Conspiracy Nation -- Vol. 12  Num. 04
                     ("Quid coniuratio est?")


(Age of Secrets by Gerald Bellett. Maitland, Ontario: Voyageur North America, 1995. ISBN: 0-921842-42-2. To order: telephone -- 1-800-268-2946; fax -- 1-800-444-5899.)

Cay Sal is one of the cays and islands stretching out from the southern tip of Florida. In 1976, John H. Meier, a former associate of Howard Hughes, landed there under cover of darkness. Guided by "Chuck," Meier snuck past armed patrols. They both reached a shed. "Chuck" picked the lock and they entered.

Inside was a case measuring about 7 feet long by 3 feet high. On closer inspection, the "case" was found to be a cryonics chamber containing the frozen corpse of Howard Hughes.

Or so says Age of Secrets.

Is the book true? On the one hand, if I wanted to avoid upsetting those readers sensitive to human doubt, I could just "cop out" by saying, "Hey, who knows? I'm not an expert." Then again, "signs point to 'yes.'" Bottom line: the waters are deep and it's hard to see all that's there, down below.

Readers familiar with Gerald Carroll's classic work on the "Gemstone Thesis," Project Seek (Carson City: Bridger House Publishers, Inc., 1994. ISBN: 0-9640104-0-2. Phone 1-800-729-4131), may recall the Howard Hughes/Richard Nixon connection alluded to therein. Nixon's brother, Donald, is mentioned as possibly engaged in business activities feared to be potentially harmful to President Nixon's 1972 re-election hopes. Quoting from a February 4, 1974 UPI (United Press International) report, Carroll substantiates the claim:

...The White House got the Secret Service to investigate business activities of the President's brother, F. Donald Nixon, and put him under electronic surveillance at a time when aides were worried that Donald's affairs would hurt Nixon's 1972 re-election chances.

The President told a news conference last fall he authorized electronic surveillance of his brother because of a national security matter.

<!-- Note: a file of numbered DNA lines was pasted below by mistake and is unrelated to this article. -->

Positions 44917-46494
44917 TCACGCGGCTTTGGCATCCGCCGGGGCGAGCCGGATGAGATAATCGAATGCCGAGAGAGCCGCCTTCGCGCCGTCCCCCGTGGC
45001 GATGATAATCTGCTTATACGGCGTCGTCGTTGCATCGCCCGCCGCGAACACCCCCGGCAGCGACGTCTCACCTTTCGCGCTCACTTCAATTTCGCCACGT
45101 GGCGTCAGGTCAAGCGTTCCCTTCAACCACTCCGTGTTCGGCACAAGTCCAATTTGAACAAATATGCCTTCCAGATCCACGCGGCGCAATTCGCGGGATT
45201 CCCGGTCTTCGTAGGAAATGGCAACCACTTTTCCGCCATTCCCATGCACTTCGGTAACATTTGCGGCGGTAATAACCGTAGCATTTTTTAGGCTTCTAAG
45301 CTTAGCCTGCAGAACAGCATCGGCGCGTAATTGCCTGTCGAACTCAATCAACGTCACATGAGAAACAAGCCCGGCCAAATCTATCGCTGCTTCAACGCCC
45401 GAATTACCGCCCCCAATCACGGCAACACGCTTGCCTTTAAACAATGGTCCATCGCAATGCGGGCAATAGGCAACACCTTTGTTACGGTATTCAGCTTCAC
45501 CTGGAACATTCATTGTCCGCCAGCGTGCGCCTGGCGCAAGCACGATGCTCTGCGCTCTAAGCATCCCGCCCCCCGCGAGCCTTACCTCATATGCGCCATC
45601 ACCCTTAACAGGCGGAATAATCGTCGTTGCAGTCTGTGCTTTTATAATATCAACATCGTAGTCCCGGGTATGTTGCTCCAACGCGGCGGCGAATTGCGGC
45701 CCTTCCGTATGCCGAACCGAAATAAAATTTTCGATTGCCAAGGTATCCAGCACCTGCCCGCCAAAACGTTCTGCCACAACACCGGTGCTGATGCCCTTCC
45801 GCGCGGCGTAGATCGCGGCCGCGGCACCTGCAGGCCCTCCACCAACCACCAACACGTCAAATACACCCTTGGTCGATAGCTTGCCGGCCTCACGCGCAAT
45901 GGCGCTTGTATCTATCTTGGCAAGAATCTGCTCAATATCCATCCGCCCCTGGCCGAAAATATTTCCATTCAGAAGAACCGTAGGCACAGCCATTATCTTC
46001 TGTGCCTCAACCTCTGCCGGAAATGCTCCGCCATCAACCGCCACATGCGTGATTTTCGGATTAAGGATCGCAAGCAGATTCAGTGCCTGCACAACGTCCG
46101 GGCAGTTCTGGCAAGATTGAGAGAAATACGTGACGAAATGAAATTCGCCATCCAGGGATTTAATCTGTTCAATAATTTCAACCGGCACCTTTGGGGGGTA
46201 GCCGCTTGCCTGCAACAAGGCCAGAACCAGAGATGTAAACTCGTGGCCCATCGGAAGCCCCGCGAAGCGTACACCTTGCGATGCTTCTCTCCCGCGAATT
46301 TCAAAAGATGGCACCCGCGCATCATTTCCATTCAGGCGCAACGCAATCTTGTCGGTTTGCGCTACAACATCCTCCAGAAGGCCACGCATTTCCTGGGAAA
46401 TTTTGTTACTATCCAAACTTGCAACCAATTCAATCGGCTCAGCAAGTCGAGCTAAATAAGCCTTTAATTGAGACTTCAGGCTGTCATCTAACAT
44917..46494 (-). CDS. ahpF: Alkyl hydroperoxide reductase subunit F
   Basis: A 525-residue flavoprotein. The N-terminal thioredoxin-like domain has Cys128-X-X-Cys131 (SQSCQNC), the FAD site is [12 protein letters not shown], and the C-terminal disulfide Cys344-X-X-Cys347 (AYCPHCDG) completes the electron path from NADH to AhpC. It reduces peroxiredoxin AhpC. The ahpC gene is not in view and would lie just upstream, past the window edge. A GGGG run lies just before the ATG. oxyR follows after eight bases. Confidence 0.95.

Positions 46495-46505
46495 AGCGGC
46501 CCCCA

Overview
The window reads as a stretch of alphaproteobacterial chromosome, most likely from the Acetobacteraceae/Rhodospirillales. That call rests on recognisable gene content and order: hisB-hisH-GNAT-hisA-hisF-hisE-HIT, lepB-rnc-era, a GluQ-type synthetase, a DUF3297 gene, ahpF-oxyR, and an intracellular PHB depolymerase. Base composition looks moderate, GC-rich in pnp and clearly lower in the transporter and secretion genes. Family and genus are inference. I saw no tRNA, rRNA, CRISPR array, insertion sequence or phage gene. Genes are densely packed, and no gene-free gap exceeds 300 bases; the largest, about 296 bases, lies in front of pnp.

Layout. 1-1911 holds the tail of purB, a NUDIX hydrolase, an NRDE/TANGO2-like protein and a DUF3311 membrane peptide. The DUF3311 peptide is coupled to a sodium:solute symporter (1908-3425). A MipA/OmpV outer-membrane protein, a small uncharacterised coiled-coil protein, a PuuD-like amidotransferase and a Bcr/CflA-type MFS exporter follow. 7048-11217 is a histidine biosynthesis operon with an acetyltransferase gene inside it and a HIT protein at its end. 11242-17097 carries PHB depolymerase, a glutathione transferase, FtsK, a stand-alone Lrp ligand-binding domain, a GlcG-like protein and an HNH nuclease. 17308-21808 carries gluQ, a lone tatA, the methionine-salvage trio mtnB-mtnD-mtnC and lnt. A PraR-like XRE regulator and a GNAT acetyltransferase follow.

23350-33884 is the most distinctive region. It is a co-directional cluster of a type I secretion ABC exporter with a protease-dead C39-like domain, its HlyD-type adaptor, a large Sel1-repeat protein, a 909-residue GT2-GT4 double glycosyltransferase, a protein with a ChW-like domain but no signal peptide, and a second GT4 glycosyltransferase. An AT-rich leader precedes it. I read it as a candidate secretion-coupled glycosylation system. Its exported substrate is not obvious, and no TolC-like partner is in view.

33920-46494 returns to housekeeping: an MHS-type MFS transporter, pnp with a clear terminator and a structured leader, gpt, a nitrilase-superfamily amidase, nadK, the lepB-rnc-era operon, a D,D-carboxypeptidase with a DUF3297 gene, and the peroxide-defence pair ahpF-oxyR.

But government sources report that administration concern about Donald began with his dealings with an associate of billionaire Howard Hughes and later included trips to the Dominican Republic, Switzerland, Italy, Greece and Hawaii.

And who is the "associate of billionaire Howard Hughes" mentioned in the above UPI article? Carroll goes on to quote Las Vegas Sun publisher Herman "Hank" Greenspun:

...For more than a year, the investigation centered on the brother's [Donald Nixon's] business deals with John Meier, a Hughes scientific advisor for mining claims now under indictment for income tax evasion.

According to Age of Secrets, one of Meier's "business deals" with Donald Nixon consisted of Meier's inadvertantly facilitating a $1 million bribe. The money is said to have passed, through intermediaries, from Howard Hughes to President Nixon in return for Nixon's greasing the skids on Hughes' acquisition of Air West. Meier, reportedly, was asked to keep a locked briefcase in his hotel room overnight. Next morning, Ken Wright, head of Howard Hughes' Medical Institute, came to Meier's room to reclaim the briefcase. Unfortunately for Meier, Wright had imposed on him by arranging, without Meier's foreknowledge, to exchange the contents of the briefcase with one Bebe Rebozo -- right there in Meier's hotel room.

Wright is said to have opened the briefcase and a stunned Meier saw it contained rows of $100 bills totalling $1 million. Wright then, according to the book, phoned Bebe Rebozo, a banker and close friend of Richard Nixon, and told him to come up to Meier's room. Uneasy about what was transpiring, Meier hid in the bathroom. Rebozo is said to have then arrived and begun counting the cash.

Our old "friend," the Central Intelligence Agency (CIA), is alleged to have been a key player in the transaction: "The secret transaction linked three powerful entities -- the presidency, the CIA and the Hughes empire -- whose vital interests would be imperilled by any disclosure of what had happened in that room..."